This is why these CPUs have a peak frequency speed rating which is lower than an all-core maximum frequency.

This is normal.


@Jovec I was using the dGPU. Running a single core/thread stress test with strain -t 1, strain -t 2 as well as stress stress --cpu 1 (which would move around the task) gave me 85°C at most. Raising the Laptop did probably help, but only be a few degrees. Could still be variance. Then again, I only ran each test for about 5 minutes. I stopped once the temperature didn’t rise for over 3 minutes.

From that I would conclude that the cooling system itself is probably fine?

@Fraoch Thanks for the insight! That was actually what I witnessed during the last stress test. One (switching) thread running at 100%, heating up the CPU. Yet, as I just mentioned the temperature didn’t exceed 85°C.

It seems most of my questions have been answered. And I learned some stuff to boot. To summarize (for myself, at least):

  • High temperature at low load is a normal thing for the CPU.
  • On AMD, Tctl is only showing the temperature of the hottest Core.
  • On AMD, the ACPI Temperatures are not the individual Cores.
  • My issue is probably actually related to software stuff, since limited hardware testing couldn’t reproduce the problem.

I will try to close/rename the post. But if I got something wrong or someone has something to add, please do not hesitate. Thanks again for all the info!

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(I have the 13" AMD but anyway) The default fan control logic is based on a temp sensor on the motherboard near the CPU, but not the CPU temp itself. So if you have just one core pretty active, and the rest mostly idle, overall power usage won’t be very high, so overall heating of the rest of the laptop won’t be much, so the fan will stay off, while the CPU will get up to around 100°C then thermal throttle. So this is all by design, supposing most people want the fan to just stay off if possible (if the laptop won’t become uncomfortably hot for you).

But you may prefer for the fan to kick on when the CPU gets hot, even if the overall laptop isn’t hot yet, and that is possible - using ectool. There are a number of threads about this, I’m not sure if I can find the original, but here’s one of the more recent ones where I posted the values which worked for me: AMD FW13 fan behaviour and ramp-up times - #13 by pierce (and about ectool see: Exploring the Embedded Controller)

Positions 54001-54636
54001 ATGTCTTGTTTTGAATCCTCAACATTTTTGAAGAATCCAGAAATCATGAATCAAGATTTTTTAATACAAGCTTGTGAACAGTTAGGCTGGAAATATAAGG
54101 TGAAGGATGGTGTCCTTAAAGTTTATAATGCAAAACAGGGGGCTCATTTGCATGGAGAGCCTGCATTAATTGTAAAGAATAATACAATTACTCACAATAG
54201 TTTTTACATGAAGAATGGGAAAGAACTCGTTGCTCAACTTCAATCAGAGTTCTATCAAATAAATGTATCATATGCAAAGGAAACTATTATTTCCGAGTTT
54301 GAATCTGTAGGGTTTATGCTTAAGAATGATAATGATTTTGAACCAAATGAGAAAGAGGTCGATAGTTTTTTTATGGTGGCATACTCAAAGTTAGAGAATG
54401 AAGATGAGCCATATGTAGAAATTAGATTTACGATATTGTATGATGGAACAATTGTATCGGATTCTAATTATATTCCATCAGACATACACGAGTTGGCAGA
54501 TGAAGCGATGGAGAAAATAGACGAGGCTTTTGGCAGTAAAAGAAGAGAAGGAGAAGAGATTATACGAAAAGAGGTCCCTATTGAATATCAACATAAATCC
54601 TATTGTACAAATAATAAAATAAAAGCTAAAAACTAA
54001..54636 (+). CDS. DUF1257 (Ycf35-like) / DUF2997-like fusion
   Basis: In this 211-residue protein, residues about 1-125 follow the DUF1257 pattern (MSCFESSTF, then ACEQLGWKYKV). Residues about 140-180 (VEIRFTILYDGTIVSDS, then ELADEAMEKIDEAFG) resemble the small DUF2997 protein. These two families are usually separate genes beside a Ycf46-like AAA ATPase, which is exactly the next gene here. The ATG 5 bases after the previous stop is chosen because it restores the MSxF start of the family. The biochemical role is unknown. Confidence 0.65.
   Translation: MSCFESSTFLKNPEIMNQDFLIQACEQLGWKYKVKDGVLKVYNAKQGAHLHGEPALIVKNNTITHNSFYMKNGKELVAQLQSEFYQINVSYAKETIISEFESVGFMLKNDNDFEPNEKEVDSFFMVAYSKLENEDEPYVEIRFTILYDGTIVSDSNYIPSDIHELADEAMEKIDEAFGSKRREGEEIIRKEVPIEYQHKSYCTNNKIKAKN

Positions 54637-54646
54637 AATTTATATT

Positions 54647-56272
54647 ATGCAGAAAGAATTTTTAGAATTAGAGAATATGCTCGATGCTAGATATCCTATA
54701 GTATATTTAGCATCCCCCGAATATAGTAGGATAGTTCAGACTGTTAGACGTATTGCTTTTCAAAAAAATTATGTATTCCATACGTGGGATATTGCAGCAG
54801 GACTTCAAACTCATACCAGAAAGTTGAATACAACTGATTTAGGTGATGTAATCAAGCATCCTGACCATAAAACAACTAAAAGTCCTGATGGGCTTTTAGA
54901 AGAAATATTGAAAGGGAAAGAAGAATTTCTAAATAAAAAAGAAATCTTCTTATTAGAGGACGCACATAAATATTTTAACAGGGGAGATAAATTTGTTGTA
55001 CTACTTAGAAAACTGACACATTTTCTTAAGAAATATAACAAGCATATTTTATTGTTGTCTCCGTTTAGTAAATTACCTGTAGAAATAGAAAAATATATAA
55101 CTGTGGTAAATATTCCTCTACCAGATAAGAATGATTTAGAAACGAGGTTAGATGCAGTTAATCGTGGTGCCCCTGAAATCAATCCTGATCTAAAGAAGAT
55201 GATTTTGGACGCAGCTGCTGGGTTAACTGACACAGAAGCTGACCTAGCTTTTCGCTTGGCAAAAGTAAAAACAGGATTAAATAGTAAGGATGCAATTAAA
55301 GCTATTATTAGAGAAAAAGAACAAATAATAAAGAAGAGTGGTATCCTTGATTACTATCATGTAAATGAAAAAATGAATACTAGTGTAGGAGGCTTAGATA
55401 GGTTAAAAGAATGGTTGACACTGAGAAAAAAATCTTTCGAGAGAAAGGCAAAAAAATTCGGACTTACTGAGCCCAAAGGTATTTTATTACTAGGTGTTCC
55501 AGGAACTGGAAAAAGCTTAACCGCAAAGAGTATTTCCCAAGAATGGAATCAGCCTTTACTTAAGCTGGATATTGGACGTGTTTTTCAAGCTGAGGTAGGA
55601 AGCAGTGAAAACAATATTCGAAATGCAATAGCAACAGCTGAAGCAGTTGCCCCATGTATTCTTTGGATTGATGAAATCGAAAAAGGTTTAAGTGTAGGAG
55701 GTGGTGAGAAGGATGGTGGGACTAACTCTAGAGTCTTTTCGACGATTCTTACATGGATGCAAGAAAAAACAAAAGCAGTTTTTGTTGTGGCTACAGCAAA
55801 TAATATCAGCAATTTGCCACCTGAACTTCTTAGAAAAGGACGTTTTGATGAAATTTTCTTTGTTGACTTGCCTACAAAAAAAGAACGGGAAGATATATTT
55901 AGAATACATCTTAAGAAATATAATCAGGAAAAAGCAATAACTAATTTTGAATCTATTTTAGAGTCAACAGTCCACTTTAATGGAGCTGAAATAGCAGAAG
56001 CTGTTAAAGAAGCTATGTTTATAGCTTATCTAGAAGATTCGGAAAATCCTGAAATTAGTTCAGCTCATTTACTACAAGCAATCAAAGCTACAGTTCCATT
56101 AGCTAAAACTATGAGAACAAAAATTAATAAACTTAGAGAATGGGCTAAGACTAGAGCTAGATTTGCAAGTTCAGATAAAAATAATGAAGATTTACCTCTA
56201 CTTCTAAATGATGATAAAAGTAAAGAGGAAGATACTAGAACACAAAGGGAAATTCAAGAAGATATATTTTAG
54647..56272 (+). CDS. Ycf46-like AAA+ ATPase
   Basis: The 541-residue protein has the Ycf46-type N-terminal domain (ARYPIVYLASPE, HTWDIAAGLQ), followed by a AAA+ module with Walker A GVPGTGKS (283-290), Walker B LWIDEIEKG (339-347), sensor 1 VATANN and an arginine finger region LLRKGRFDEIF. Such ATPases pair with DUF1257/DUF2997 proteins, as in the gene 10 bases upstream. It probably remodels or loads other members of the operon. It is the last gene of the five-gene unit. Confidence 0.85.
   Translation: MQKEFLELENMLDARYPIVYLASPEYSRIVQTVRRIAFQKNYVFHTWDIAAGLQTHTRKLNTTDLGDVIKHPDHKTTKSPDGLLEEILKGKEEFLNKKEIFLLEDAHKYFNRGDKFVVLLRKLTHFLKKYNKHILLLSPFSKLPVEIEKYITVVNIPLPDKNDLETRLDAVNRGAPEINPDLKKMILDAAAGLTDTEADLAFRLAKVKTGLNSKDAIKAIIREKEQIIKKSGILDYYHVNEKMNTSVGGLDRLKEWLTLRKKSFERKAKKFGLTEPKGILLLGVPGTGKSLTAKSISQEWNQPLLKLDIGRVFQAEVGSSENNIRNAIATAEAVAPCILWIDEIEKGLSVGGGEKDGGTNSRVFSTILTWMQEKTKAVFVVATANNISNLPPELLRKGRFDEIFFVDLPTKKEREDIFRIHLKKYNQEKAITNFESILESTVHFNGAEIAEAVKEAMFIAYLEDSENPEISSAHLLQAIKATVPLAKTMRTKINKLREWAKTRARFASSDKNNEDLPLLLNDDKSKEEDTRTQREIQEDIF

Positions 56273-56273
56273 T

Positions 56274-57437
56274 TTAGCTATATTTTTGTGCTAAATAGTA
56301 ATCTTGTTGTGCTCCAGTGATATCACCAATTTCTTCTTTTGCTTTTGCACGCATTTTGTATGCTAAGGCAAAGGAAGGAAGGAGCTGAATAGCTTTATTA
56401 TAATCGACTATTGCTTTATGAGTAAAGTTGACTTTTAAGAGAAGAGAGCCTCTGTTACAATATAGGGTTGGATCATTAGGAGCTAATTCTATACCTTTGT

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This also depends on the power supply, CPU model and cooling policy.

AMD Ryzen 7040 Series has higher energy efficiency but lower thermal conductivity compared to their Intel counterparts, so at a given load the CPU die is hotter but the radiator is cooler. To mitigate the problem, AMD made the CPU running at a constant 100C if the cooling is not enough, reducing the clock frequency to maintain lower than but close to 100C. Intel CPUs on the other hand, runs mostly at 70C~85C but if the temperature reaches 95C, PROCHOT is triggered and the clock speed goes to 400MHz and stays there until shutdown or restart.

On Intel laptops, you can read the temperatures of all the cores, on btop it shows right besides core utilization %. On AMD machines there’s no such a thing, therefore it’s not possible to accurately measure how low the thermal conductivity is, other cores might be as low as 60C when the loaded core is 100C.

On the Framework Laptop, the fan control sensor is located somewhere between the keyboard and the CPU, thus the cooling system is designed with a balance between ergonomics(low noise and keyborad not too hot) and CPU performance(max cooling). Then again, if the thermal conductivity is slow, ramping up the fan immediately upon loaded CPU is no use as the radiator is still cool at the moment.